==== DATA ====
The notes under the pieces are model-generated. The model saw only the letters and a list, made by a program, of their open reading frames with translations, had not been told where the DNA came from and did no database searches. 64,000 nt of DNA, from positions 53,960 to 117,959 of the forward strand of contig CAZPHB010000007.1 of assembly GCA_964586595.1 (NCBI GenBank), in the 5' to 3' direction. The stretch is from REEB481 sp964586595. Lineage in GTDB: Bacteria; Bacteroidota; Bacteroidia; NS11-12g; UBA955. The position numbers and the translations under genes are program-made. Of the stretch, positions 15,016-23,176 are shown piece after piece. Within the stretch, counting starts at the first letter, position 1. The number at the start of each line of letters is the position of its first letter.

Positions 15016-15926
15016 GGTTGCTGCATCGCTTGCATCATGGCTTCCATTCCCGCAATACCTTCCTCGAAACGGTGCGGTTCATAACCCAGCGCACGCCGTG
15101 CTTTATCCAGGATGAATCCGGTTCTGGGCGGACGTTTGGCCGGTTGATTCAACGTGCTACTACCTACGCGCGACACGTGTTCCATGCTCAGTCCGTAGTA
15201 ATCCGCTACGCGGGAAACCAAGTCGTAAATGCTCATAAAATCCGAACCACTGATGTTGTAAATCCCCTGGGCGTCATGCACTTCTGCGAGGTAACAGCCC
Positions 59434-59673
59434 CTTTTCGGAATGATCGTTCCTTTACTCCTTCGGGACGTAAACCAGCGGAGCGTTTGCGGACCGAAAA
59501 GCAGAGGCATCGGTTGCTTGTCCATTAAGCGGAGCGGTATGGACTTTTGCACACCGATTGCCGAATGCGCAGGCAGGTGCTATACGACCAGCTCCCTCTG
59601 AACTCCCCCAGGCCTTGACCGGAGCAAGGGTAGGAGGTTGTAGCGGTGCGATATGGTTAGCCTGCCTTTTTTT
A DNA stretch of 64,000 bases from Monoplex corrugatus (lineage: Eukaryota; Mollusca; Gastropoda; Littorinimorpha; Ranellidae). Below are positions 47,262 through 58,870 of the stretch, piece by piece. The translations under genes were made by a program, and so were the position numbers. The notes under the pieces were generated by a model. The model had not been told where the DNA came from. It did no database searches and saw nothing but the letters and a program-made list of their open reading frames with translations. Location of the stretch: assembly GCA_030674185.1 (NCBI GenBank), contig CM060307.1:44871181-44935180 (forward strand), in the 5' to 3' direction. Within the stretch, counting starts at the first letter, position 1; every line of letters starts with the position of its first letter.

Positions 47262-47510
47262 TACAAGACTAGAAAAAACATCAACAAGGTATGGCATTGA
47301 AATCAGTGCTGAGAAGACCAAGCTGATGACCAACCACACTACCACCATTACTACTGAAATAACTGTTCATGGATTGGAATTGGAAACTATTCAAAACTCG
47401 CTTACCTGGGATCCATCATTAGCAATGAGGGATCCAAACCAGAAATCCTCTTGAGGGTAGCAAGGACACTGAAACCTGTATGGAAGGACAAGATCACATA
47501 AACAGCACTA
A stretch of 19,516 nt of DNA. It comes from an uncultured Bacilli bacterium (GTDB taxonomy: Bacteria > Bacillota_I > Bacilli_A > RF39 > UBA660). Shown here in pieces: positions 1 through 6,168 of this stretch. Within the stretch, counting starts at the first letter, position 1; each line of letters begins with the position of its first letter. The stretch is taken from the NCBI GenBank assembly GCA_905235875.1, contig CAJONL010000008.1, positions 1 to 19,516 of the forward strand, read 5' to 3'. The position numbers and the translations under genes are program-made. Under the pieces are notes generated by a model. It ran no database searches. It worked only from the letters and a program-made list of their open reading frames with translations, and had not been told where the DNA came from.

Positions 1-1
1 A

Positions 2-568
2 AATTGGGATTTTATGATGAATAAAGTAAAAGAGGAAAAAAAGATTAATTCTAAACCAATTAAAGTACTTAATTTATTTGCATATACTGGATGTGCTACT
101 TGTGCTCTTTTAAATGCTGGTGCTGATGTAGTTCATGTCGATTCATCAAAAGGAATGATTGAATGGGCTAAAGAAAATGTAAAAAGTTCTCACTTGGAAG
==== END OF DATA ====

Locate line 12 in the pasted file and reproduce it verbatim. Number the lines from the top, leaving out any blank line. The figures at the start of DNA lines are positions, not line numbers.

47262 TACAAGACTAGAAAAAACATCAACAAGGTATGGCATTGA